Wednesday, November 7, 2007

The Peanut Butter Propensity

Revenge, the conventional wisdom has it, is a dish best served cold.

Makes sense when you think it through. Similarly, irony, particularly the sarcasm part of irony, is as difficult to control as a watercolor; it slides, slops, dries; it becomes as dangerous as eating a peanut butter and jam sandwich while wearing a white shirt (which is one reason I don't have any white shirts).

Accordingly, this peanut butter propensity is one of the many reasons I seldom read Maureen Dowd, who began her career as a reporter, then allowed her attitude to run away with her to the point where facts weren't enough; she became a columnist. It is true that a columnist needs opinion and/or attitude in order to reach beyond mere fact. But Maureen Dowd is no better at controlling her sarcasm than I am of controlling peanut butter and strawberry jam sandwiches. I tried marmalade, thinking that would help and because I am fond of the so-called Seville marmalade. I even tried lemon curd, but that was scant help.

The simple truth is that I should--but don't--eat peanut butter sandwiches over the sink. Maureen Dowd should--but doesn't--sign up for anger-management classes. There are some nifty ones on line, some of which have working arrangements with Traffic Schools, allowing you to burn off citations for such offenses as rude gestures, or that particularly L.A. offense, throwing cell phones at other drivers. Maureen Dowd appears to hate everyone, even people she does not know. No sarcasm left behind. More and more, she is becoming a salient reason for calling 1-800-NYTIMES and saying, "Cancel." Reading her allows me to take sides against her and show sympathy for persons I ordinarily would dislike. There were some moments a few weeks back, for instance, when I found myself beginning to feel sorry for Dick Cheney. I'm happy to report that didn't last long.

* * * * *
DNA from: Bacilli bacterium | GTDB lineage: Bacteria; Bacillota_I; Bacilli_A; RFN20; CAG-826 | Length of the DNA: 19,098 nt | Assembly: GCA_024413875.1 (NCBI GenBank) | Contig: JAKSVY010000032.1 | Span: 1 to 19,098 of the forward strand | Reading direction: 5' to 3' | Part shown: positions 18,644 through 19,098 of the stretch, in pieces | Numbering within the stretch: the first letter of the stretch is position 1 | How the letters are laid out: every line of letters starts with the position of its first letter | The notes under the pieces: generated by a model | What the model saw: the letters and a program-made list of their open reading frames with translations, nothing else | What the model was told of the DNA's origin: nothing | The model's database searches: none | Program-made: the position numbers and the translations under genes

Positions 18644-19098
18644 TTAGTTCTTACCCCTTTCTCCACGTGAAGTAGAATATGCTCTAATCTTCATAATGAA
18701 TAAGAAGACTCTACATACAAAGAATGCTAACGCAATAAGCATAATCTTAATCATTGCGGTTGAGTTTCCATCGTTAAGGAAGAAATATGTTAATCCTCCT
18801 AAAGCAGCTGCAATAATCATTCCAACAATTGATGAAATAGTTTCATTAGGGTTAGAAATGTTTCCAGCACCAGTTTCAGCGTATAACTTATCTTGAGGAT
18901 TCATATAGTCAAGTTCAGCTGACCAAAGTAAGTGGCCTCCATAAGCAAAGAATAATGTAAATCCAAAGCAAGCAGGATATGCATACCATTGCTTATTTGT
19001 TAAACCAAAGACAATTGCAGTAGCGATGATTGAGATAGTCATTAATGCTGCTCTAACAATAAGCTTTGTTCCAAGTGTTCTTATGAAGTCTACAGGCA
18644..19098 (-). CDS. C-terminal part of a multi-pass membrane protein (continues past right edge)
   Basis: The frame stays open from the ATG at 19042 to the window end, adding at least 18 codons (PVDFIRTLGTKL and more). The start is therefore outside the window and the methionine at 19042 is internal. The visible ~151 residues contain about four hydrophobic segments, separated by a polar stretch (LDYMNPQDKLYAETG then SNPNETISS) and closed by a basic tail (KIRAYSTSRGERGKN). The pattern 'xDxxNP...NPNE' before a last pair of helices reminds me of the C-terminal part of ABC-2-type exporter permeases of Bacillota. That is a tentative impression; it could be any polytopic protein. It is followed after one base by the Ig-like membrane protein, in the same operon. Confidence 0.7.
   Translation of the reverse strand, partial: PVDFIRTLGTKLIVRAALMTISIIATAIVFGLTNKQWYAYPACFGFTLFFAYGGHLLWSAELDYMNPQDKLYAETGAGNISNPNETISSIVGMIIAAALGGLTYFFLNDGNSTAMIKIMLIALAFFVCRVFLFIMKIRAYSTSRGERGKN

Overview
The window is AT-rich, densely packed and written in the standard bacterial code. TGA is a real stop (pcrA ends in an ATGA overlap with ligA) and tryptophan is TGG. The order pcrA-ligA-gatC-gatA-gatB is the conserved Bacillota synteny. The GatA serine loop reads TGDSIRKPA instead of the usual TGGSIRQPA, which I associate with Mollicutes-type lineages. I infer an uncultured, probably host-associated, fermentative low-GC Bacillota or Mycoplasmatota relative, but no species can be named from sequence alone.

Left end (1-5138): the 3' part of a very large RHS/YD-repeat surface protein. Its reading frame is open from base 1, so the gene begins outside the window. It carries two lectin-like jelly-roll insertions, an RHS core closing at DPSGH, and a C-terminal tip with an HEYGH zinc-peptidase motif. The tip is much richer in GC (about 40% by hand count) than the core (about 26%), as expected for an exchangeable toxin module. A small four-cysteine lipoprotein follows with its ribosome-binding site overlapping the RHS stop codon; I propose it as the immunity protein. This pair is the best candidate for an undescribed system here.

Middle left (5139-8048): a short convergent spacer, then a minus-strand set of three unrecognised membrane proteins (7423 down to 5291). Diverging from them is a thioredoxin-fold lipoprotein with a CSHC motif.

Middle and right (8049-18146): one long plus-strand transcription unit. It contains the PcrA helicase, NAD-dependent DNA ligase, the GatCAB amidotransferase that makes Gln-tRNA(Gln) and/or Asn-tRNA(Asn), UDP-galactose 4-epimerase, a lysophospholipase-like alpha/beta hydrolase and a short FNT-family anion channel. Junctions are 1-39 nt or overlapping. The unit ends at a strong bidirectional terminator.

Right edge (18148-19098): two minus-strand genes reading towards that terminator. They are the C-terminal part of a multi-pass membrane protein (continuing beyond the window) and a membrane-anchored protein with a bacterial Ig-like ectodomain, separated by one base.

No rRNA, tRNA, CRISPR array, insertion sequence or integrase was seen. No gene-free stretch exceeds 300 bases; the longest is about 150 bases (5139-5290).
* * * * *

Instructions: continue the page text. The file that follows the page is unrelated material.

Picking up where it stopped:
This has turned out to be more about her than I'd intended, but it is ample demonstration of my point: You can't mess around with sarcasm.


R.L. Bourges said...

i used to read maureen dowd online until the New York Times started charging for the privilege - i can produce my own sarcasm for free, so that was an easy call...

(but...feeling sorry for Cheney? What DID she say?)

Lori Witzel said...

Sometimes a word comes intact with its own insight.

From the Online Etymology Dictionary on "sarcasm" (my bold italic for emphasis):
1579, from L.L. sarcasmos, from Gk. sarkasmos "a sneer, jest, taunt, mockery," from sarkazein "to speak bitterly, sneer," lit. "to strip off the flesh," from sarx (gen. sarkos) "flesh," prop. "piece of meat," from PIE base *twerk- "to cut" (cf. Avestan thwares "to cut").